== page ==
Clicking View Transactions in the Transactions section takes you to the following screen:

Note the added fees for “Turkey Regulatory Operating Cost” (same for Spain). Googling that sentence brings this explanation “As of 1 November 2020, a 5% Turkey regulatory operating costs will be added to your next invoice or statement for ads served in Turkey. The regulatory operating costs are being added due to significant increases in complexity and cost of complying with regulations in Turkey.” as if the ads were somehow served in Turkey and Spain. Also, note the “credit card expired” mention at the bottom, when the card expiry date was August 2021 in the previous screen.

So to sum up, someone other than us created a badly written Google ad for one of our own websites, the ad was clicked 284 times and shown 29,200 times, the number called 33 times (but we received them all)! They did not pay for it as the transaction bounced. So what was the end game?

Something else revealed something interesting. I created a report of the “Searched term” that every user that clicked on the dodgy ad had searched for beforehand, and it showed a variety of searches, some borderline crazy: “lode ki photo”, “lode photo”, “rtrtrtrt photos”…

It also explained some weird calls I received around that time from people having found the dodgy ad after searching for something totally different, but I had, at three phone calls, asking for “Old Street photography”, and “Kittle photographic”, from genuine people who had either an appointment or ongoing orders with those businesses, and could not remember the details, google for those companies and were served the dodgy ad.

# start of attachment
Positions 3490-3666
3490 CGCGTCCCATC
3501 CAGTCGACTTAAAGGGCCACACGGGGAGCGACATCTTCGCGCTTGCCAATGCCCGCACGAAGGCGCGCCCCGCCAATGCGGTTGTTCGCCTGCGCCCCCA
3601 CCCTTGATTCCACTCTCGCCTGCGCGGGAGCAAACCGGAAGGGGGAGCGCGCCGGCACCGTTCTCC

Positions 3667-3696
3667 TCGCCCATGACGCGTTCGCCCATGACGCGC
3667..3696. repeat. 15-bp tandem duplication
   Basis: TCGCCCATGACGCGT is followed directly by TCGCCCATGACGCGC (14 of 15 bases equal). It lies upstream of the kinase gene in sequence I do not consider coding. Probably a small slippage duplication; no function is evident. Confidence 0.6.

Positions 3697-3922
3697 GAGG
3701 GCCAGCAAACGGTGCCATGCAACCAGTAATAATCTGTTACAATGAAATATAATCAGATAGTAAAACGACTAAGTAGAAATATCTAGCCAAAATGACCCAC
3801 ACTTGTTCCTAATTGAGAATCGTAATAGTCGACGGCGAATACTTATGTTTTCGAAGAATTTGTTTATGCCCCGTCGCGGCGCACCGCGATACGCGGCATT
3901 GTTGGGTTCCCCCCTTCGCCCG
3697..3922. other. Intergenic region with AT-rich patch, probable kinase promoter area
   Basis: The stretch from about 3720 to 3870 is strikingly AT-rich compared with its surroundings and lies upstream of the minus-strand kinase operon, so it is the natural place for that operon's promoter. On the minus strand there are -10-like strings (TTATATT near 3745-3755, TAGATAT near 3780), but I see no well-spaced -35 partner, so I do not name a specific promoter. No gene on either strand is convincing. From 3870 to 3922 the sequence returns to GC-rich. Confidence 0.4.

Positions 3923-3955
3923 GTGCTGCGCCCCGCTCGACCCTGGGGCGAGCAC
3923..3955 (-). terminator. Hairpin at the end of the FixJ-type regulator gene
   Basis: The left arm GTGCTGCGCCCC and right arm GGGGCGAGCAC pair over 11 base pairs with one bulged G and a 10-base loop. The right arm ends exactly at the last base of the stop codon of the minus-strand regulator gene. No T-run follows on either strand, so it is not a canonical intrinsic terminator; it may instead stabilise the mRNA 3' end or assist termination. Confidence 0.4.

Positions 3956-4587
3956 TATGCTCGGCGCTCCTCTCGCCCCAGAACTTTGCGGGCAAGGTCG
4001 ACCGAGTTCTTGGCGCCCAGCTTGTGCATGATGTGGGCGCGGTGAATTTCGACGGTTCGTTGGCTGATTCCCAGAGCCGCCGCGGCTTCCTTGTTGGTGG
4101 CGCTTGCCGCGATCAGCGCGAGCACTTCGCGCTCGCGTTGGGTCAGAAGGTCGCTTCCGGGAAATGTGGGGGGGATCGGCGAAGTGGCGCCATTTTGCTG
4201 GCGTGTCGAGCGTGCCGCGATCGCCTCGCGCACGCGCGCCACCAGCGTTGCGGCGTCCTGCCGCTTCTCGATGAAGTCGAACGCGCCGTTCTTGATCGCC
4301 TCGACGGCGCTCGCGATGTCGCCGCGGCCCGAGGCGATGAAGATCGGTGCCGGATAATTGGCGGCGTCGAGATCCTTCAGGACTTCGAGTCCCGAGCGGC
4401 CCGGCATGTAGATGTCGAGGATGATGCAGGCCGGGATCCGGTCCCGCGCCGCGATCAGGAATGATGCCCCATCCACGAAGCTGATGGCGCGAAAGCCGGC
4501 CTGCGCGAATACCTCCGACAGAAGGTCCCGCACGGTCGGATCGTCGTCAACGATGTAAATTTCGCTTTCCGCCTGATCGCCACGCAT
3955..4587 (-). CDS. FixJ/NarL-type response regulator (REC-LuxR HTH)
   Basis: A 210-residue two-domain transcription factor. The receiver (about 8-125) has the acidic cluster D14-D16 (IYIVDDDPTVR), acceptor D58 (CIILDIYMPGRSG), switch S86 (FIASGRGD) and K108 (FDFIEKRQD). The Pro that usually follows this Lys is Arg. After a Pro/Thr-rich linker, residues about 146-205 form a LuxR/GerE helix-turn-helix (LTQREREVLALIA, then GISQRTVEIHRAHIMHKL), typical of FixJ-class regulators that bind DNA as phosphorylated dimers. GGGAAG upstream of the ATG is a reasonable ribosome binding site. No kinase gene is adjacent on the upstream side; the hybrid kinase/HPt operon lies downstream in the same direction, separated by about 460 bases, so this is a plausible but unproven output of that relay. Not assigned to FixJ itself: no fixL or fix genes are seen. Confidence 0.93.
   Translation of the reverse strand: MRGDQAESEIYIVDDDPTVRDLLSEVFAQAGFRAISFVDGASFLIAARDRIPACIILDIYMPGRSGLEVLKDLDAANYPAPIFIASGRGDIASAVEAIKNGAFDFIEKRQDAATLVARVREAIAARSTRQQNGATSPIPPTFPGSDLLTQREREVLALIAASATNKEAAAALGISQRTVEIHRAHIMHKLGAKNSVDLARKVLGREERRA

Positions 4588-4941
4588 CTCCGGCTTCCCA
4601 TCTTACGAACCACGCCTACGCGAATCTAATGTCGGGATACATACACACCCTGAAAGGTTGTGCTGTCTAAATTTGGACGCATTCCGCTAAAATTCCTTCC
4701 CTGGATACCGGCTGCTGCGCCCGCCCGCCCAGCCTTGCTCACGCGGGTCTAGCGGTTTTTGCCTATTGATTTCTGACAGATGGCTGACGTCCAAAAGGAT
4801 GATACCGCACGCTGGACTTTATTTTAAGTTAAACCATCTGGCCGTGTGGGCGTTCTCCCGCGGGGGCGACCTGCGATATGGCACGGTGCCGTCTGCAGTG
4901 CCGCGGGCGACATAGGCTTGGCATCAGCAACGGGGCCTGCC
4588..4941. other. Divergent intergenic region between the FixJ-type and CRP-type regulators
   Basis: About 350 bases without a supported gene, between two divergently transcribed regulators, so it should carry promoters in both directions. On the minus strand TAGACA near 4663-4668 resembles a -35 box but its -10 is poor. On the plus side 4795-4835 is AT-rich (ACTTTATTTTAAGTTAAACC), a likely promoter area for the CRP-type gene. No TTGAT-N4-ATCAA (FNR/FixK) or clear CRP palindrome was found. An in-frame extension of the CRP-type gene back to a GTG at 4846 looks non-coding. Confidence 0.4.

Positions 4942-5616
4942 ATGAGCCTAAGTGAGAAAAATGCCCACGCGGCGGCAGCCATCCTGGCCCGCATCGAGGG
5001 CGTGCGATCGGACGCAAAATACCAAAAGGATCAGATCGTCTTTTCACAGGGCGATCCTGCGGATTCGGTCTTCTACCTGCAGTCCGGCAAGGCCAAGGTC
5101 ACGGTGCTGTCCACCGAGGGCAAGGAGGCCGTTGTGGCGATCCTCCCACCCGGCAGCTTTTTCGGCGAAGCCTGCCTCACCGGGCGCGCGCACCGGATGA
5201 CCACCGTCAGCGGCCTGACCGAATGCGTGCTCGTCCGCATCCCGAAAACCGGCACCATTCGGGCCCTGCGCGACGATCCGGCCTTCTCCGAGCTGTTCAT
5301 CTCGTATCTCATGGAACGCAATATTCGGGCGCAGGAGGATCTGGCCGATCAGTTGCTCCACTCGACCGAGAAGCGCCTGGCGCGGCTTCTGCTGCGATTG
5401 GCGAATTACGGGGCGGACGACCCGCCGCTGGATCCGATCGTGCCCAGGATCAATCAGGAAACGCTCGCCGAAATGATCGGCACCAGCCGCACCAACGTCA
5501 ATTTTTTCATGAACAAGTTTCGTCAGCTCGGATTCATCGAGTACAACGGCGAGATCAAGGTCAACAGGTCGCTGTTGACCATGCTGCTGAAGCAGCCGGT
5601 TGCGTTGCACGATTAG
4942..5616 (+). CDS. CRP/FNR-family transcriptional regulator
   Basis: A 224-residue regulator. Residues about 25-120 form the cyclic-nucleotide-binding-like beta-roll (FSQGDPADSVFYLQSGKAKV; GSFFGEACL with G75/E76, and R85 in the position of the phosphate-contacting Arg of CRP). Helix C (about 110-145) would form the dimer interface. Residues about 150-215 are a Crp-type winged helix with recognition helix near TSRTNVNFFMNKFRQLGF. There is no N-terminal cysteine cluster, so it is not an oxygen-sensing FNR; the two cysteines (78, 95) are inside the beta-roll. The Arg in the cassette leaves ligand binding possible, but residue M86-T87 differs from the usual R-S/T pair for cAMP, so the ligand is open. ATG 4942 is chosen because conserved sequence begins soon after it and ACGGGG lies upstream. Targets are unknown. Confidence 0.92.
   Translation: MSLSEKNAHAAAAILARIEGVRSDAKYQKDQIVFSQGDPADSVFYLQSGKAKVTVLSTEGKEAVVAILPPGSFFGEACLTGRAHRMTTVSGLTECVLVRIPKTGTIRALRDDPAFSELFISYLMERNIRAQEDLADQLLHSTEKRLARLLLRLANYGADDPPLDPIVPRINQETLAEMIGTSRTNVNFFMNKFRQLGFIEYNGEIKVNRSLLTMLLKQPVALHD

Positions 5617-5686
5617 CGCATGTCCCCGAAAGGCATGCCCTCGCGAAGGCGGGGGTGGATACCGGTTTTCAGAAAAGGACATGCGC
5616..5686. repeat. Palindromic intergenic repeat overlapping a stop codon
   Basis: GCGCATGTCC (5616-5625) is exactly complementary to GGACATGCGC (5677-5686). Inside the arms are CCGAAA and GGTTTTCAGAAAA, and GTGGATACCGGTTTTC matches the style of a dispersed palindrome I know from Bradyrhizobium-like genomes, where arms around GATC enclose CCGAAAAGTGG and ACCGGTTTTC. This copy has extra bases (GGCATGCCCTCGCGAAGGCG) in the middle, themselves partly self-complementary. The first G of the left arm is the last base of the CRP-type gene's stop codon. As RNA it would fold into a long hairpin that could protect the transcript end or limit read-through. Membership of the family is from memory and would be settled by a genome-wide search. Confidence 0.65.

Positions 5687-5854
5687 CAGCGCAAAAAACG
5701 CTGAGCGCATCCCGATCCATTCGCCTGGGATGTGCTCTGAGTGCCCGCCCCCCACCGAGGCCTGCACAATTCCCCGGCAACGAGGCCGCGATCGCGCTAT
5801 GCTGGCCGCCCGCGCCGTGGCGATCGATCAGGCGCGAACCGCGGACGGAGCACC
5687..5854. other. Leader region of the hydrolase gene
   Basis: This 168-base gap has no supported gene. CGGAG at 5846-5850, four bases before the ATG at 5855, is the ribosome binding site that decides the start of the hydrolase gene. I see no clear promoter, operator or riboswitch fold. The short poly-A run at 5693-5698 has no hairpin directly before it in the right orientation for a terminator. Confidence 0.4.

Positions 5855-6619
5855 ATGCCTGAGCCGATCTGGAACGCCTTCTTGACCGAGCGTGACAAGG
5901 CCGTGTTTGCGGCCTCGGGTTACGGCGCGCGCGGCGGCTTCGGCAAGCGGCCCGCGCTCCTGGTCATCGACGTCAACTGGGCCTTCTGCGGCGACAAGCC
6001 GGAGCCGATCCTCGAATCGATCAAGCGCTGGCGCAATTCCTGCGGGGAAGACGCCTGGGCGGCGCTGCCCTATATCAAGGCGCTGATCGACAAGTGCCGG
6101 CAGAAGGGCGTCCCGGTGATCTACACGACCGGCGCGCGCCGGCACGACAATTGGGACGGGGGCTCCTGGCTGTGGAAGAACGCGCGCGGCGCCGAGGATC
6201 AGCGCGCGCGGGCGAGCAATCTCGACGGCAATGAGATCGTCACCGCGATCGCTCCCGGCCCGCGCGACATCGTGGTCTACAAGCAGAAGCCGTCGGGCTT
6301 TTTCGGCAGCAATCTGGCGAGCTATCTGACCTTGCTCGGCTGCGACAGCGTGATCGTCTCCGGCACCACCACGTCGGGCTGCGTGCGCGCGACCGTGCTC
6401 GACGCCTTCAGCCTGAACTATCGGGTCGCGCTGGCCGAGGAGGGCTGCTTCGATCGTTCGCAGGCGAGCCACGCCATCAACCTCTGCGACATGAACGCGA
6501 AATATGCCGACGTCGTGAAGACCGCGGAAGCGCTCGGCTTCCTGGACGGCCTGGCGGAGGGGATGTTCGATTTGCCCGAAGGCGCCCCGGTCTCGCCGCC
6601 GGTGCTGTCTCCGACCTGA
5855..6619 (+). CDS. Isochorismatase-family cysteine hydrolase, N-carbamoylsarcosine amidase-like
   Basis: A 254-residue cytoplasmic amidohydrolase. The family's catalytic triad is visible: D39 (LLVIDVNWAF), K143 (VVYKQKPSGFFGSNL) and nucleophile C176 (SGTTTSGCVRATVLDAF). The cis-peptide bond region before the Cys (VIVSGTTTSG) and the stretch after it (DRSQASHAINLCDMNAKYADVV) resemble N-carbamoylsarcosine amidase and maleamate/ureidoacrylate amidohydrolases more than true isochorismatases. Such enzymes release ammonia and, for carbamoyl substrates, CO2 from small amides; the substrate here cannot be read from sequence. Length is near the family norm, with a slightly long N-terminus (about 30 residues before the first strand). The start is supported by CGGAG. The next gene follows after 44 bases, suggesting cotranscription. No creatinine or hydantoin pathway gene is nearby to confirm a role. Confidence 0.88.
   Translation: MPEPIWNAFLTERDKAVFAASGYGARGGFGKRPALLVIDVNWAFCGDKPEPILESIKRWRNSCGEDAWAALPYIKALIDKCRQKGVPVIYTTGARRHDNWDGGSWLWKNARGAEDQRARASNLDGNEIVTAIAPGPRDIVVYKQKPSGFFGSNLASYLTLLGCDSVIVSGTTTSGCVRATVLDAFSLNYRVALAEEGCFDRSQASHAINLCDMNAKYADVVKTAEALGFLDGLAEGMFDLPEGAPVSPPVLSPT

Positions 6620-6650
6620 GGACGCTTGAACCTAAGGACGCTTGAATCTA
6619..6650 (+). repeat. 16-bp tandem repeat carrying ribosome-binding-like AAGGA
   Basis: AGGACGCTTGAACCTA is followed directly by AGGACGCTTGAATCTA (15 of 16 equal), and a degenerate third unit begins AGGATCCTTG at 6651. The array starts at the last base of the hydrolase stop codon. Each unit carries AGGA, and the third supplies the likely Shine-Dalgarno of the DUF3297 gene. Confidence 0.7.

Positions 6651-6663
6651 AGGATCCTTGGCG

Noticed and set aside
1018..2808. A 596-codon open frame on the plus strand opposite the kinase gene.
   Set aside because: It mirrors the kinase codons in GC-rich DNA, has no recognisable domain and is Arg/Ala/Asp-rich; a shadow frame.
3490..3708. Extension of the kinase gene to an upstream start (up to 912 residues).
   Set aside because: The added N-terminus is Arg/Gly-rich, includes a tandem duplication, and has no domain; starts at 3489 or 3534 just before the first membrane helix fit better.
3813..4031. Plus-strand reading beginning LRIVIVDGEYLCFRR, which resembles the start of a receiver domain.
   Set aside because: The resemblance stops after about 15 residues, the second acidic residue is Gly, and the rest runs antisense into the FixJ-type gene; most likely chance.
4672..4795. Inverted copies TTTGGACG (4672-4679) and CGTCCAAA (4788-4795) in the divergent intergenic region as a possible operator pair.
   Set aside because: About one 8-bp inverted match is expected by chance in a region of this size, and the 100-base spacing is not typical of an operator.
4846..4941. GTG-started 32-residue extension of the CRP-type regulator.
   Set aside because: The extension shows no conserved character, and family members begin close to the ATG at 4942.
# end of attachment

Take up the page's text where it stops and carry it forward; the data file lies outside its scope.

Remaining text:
The only plausible explanation is that it could be a campaign to get my site off the top of Google’s page one in the organic results, by advertising for the website and not paying the bill, Google could then decide to remove my site from the search results until the bill is paid, or forever! 

I booked a wedding because of this ad and got a few nuisance calls out of it, but if anyone reads this post and has had to deal with a similar case in the past, I would love to hear from them. I will add more to this post, if and when I find out more about it. Thanks for reading.